On May 27, the Tk'emlúps te Secwépemc First Nation announced that the remains of 215 children had been found at the grounds of a former Canadian residential school in Kamloops, B.C.

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The Kamloops Indian Residential School was the largest in the country's residential school system. The mass, unmarked burial ground was found "with the help of a ground penetrating radar specialist," said a news release from the Nation.

Following the discovery, the federal government has been called upon to conduct investigations at all former residential school grounds.

Calls To Investigate Further

One of these calls comes from the Canadian Teachers' Federation.

"This tragedy must result in a national reckoning. It requires immediate and dedicated action, which is why the CTF/FCE calls on the federal government to carryout extensive and exhaustive investigations of all former residential school grounds across the country," wrote the Federation.

"The legacy of residential schools is a stain on Canada's conscience, national identity, and international standing. Canada's efforts, no matter how profound, to combat racism, promote social justice, or build gender equality, cannot be adequately achieved without properly addressing a colonial past that continues to terrorize Indigenous Peoples across the land."

Other demands of this nature have surfaced from Indigenous leaders in Canada. "In keeping with the Truth and Reconciliation Commission's Missing Children Projects, every school site must be searched for the graves of our ancestors," said Sol Mamakwa, an Indigenous Ontario NDP MPP, in a statement obtained by 680 News.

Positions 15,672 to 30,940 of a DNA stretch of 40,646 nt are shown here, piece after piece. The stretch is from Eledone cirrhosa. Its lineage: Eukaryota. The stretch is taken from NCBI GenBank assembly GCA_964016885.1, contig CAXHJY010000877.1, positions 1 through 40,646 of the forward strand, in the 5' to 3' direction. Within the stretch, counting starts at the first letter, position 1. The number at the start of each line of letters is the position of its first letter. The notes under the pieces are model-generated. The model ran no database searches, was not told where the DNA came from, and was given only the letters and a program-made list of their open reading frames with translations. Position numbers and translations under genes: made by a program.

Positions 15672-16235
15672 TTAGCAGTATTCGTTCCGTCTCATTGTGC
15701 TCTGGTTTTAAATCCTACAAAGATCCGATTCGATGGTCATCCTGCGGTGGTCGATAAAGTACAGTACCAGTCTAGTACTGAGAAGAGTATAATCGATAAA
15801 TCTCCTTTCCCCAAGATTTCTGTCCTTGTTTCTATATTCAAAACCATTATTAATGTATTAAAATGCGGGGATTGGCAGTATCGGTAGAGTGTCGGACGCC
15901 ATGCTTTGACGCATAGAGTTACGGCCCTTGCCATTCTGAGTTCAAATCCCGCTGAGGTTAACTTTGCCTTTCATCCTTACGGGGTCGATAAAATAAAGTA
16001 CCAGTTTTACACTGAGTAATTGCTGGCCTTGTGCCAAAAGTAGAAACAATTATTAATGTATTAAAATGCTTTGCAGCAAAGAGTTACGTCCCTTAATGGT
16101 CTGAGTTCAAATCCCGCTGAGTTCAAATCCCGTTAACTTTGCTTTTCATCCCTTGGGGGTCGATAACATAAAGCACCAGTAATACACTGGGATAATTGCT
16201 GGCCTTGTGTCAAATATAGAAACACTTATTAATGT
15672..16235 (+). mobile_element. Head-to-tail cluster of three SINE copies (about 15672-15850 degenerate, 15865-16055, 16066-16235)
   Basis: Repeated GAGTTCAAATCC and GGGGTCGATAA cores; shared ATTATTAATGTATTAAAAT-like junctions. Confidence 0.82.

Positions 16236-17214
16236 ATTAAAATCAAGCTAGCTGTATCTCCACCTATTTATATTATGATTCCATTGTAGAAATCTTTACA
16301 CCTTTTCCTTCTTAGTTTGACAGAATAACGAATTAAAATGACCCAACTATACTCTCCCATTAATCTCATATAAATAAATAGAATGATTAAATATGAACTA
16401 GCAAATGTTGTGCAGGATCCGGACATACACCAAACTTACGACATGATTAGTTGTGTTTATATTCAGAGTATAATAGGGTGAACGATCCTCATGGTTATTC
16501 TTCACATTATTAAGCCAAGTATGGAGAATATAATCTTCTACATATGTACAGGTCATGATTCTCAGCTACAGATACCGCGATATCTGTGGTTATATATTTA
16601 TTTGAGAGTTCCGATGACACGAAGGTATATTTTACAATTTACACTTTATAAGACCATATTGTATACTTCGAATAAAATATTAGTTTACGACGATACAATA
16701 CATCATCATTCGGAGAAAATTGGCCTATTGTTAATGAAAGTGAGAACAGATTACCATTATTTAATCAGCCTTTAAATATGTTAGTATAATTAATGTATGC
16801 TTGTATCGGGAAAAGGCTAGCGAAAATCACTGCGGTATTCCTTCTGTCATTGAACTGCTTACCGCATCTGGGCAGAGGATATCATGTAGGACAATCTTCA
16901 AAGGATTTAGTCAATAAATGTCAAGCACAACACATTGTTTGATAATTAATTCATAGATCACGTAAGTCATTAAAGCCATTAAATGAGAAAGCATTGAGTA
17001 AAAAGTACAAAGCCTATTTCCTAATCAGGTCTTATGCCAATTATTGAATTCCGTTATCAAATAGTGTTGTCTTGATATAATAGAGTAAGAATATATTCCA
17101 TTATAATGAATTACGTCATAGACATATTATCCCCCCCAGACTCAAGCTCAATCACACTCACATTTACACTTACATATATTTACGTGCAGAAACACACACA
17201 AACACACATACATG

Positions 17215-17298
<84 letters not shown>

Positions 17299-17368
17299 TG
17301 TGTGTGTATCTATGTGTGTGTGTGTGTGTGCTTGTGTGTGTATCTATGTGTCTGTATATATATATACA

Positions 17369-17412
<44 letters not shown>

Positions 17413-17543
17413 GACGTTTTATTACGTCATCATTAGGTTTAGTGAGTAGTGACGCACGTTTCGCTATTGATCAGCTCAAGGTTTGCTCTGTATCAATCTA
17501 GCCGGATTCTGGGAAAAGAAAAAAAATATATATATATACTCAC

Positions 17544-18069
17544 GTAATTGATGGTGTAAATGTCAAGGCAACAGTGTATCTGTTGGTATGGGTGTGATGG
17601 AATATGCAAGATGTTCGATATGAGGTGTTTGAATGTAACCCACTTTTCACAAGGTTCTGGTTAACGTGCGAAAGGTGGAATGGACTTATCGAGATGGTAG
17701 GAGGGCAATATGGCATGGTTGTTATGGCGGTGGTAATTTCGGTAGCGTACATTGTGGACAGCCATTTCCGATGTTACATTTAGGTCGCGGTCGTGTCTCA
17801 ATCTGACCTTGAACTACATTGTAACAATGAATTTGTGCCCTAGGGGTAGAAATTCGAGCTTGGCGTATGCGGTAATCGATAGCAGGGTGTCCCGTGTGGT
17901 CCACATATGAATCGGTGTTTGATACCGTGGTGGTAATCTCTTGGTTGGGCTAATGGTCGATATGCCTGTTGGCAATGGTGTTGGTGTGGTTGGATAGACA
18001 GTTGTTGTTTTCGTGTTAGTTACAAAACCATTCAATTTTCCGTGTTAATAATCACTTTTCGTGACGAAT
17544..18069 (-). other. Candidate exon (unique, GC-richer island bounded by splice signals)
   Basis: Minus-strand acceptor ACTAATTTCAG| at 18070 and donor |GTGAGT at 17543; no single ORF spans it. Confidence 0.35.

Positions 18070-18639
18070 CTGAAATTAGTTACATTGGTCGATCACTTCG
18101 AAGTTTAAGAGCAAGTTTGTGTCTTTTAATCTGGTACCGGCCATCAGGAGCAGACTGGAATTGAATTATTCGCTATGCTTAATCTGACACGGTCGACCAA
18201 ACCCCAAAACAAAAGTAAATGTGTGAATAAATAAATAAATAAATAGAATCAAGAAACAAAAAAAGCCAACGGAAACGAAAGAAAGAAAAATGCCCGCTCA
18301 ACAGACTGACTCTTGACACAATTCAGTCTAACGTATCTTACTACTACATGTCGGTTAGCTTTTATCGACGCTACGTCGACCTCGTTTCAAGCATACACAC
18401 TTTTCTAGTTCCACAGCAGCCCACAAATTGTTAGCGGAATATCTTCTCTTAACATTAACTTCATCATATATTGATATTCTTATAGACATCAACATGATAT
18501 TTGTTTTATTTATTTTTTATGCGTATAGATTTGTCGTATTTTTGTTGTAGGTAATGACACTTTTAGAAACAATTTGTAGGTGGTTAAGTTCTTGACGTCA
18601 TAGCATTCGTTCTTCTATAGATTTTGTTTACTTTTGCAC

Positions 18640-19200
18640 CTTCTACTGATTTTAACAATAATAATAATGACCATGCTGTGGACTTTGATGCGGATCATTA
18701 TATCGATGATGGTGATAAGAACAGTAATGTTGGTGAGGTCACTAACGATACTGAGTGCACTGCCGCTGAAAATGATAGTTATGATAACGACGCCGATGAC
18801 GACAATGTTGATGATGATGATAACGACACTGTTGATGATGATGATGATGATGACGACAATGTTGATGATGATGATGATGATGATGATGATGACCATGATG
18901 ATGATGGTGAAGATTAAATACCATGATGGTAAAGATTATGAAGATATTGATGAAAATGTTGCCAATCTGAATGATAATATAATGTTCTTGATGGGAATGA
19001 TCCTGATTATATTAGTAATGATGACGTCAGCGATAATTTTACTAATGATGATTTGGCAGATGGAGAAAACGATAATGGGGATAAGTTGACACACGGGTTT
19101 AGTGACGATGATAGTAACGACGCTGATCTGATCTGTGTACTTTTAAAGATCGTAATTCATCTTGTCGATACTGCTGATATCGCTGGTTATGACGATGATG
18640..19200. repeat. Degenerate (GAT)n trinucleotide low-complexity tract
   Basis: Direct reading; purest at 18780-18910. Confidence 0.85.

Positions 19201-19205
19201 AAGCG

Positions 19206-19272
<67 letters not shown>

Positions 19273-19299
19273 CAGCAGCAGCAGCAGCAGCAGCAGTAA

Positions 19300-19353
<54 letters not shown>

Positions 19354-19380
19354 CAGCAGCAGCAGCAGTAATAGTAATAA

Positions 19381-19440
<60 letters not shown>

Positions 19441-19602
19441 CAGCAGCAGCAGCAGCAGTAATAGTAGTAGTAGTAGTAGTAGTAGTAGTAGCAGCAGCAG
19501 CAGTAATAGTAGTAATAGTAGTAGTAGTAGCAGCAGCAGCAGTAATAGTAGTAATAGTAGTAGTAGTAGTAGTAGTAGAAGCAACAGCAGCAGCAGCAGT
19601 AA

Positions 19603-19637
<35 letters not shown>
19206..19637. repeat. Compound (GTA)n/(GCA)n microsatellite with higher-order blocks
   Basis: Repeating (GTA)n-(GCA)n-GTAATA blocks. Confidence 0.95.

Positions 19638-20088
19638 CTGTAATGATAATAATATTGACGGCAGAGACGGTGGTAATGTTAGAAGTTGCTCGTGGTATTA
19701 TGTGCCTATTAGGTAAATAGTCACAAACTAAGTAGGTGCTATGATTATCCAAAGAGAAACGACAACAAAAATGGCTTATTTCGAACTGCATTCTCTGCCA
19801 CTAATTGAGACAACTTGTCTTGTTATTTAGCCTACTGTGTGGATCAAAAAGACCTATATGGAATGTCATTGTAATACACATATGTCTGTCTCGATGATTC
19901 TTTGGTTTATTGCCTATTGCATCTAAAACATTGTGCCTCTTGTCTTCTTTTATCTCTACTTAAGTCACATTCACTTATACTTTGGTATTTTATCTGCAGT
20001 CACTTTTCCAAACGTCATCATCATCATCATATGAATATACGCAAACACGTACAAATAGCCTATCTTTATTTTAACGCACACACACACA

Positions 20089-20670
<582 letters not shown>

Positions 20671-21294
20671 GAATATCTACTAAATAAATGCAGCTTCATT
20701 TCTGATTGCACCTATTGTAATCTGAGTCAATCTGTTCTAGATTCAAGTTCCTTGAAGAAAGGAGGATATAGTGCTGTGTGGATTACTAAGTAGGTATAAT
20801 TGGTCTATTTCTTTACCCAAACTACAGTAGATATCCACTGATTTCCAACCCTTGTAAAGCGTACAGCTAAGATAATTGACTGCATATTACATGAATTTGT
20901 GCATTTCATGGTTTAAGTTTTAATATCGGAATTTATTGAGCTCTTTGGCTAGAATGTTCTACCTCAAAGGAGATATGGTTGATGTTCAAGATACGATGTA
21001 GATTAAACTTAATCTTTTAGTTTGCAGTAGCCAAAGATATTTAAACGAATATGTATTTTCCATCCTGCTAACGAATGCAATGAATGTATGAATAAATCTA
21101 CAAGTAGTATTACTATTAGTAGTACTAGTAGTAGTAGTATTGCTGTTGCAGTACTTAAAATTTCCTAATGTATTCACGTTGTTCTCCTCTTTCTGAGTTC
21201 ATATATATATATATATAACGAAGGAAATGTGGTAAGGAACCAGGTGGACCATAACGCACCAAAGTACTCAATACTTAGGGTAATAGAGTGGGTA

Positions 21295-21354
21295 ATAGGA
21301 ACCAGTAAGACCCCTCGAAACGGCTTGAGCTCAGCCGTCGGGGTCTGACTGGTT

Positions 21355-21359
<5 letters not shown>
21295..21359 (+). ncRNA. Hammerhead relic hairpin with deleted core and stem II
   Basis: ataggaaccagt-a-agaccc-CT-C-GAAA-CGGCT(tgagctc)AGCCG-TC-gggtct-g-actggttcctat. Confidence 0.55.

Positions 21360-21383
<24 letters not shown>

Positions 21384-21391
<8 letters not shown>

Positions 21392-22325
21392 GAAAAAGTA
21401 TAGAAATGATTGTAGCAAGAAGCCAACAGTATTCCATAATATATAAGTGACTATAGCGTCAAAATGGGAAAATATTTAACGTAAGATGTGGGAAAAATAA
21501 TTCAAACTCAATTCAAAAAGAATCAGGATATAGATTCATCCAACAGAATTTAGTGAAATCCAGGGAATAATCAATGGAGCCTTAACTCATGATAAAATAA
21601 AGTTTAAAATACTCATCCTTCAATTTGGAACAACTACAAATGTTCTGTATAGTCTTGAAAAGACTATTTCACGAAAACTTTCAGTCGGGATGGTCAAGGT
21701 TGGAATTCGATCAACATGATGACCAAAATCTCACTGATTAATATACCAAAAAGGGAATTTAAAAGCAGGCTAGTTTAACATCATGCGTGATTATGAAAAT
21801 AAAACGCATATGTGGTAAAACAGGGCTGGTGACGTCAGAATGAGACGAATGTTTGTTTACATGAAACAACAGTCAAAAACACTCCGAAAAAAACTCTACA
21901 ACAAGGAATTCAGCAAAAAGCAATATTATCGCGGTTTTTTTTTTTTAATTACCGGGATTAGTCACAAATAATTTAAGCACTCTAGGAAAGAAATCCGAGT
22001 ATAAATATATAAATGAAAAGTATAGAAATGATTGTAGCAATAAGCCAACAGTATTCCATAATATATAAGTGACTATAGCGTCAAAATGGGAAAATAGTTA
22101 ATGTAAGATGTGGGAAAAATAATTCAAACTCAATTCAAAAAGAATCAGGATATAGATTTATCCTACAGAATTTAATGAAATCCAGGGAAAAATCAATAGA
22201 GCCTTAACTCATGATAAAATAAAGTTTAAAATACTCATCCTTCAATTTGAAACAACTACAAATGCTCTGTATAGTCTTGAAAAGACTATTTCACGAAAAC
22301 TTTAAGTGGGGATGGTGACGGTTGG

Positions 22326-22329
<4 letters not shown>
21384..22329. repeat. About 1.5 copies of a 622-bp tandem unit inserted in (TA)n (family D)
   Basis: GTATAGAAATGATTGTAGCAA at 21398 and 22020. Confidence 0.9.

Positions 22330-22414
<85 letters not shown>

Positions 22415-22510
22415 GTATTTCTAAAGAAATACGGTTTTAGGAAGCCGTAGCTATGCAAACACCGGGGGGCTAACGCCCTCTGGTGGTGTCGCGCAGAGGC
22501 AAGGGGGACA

The Federation of Sovereign Indigenous Nations, based in Saskatchewan, has also requested that the government works with them to conduct radar searches throughout the province, according to Global News. "We will not allow Government to continue to ignore these lost children. We must reconcile and reclaim the mass grave sites of our children from across Saskatchewan, within our Treaty Territories, in order to mourn and move forward," said FSIN Chief Bobby Cameron.

Residential Schools In Canada

Until 1996, residential schools existed all across the country. Historica Canada created a map to show their locations using data from the National Centre for Truth and Reconciliation at the University of Manitoba.

According to The Canadian Encyclopedia, over 130 residential schools operated in Canada between the years of 1831 and 1996.

The map below outlines where the known schools were along with information and dates associated with each.


The Indian Residential School Survivors Society Emergency Crisis Line is available across Canada 24/7. Those who may need support can call 1-866-925-4419.